This species, whilst called sulphur polypore (Laetiporus sulphureus), is better known 'in the trade' as the chicken of the woods. Why? I have been unable to find out why, it does not appera to be because it has the taste of chicken when cooked so presumably it is something to do with its appearance. Depending on its age it can be a yellowish colour later becoming more brown and it tends to form in layers of brackets so forming what looks like a much larger body. In north America this is considered a delicacy and so I suspect the name originates from there.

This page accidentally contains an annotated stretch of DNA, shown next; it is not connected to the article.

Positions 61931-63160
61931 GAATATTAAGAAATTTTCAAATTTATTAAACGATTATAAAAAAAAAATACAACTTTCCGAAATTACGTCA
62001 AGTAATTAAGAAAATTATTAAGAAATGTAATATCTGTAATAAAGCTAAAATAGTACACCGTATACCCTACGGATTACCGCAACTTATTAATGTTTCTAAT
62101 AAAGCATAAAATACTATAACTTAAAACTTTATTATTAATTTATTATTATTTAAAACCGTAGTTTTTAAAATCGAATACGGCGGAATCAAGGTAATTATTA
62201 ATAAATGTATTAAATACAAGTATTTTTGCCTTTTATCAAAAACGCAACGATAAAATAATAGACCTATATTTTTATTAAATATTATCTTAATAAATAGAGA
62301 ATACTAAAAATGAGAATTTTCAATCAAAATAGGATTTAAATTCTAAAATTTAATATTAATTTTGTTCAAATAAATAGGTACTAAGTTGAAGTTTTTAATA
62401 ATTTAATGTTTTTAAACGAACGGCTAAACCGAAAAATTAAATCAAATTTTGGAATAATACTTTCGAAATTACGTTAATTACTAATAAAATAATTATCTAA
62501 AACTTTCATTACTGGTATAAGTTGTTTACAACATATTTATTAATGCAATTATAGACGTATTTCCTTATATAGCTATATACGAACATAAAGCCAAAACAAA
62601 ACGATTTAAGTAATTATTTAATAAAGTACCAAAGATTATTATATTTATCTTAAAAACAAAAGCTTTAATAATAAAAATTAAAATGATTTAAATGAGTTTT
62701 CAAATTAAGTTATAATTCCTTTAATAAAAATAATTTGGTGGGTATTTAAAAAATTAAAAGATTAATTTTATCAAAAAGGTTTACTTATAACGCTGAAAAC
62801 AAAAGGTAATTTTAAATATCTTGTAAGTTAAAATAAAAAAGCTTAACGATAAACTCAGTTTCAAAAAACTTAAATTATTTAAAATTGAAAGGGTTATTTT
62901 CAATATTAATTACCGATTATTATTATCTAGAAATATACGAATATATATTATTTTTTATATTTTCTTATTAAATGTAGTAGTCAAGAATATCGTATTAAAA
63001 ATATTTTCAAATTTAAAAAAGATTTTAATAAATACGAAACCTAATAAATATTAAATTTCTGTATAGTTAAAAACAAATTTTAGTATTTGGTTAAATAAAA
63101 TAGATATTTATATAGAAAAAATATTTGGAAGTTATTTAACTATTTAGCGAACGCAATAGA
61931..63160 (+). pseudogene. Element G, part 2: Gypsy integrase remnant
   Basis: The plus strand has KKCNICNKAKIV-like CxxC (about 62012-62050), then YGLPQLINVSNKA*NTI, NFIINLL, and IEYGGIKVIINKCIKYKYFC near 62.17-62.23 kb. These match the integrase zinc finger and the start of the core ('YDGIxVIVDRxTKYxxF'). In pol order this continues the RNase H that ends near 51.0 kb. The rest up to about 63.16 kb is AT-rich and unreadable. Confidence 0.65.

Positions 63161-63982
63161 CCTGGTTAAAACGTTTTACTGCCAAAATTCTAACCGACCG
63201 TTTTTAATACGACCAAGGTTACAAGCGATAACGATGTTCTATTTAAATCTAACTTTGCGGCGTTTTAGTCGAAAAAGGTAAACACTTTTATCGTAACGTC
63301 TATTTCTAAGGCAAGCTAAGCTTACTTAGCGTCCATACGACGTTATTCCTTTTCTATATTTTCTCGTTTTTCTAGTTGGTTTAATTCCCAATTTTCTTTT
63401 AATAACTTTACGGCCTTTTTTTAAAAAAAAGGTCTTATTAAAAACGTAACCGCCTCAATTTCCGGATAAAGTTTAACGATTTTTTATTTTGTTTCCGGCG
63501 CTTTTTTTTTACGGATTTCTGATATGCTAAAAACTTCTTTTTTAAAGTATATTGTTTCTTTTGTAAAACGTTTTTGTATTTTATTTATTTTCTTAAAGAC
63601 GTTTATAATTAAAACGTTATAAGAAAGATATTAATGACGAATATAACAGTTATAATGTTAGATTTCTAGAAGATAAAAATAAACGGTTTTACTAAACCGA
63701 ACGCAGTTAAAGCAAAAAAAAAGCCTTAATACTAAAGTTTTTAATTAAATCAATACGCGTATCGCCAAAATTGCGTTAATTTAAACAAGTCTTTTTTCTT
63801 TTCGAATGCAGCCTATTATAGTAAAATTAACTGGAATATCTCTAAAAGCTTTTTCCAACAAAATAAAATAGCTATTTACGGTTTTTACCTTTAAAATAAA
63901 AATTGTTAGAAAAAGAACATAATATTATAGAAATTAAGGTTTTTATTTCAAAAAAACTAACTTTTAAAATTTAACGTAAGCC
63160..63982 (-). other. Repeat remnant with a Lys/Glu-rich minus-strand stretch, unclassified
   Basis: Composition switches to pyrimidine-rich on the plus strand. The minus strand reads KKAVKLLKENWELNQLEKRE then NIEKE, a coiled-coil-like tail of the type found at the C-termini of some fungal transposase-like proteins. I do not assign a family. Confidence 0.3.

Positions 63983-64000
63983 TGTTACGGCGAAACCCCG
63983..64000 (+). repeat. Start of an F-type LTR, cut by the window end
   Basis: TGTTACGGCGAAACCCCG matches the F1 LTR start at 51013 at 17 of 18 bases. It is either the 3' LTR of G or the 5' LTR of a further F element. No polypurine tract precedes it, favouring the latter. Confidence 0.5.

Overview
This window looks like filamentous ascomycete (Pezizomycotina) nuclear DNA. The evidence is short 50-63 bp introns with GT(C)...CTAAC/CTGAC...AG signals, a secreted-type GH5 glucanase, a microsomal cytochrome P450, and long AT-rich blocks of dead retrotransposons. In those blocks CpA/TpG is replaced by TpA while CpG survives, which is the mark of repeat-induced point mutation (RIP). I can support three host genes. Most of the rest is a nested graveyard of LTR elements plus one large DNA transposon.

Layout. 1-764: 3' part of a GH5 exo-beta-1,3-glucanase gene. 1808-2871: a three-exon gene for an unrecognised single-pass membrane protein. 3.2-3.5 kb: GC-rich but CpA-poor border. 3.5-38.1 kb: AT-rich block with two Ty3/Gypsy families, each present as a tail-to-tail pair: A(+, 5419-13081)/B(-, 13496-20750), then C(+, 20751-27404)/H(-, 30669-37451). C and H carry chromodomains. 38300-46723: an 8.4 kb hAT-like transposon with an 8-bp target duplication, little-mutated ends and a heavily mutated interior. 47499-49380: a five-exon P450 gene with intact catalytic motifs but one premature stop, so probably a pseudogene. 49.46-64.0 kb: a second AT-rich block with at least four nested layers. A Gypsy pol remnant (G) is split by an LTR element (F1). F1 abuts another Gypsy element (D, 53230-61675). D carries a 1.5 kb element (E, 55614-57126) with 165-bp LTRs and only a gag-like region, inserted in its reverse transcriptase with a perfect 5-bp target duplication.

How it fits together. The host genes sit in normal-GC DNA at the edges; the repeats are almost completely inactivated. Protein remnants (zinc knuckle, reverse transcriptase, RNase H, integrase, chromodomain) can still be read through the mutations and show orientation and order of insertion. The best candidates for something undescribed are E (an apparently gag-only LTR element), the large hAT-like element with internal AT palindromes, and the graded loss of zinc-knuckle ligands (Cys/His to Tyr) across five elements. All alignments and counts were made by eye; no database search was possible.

This is a common species appearing from spring right through until the autumn on broadleaved trees, especially oak and beech, and is paraasitic and will kill its host forming a dark brown rot inside the trunk of the decaying tree. It also appears on yew and because yew is poisonous it is thought that the fungus could be poisonous if taken from there and is best left alone.
Best eaten when young according to my book so as I am not young any more I will leave it be.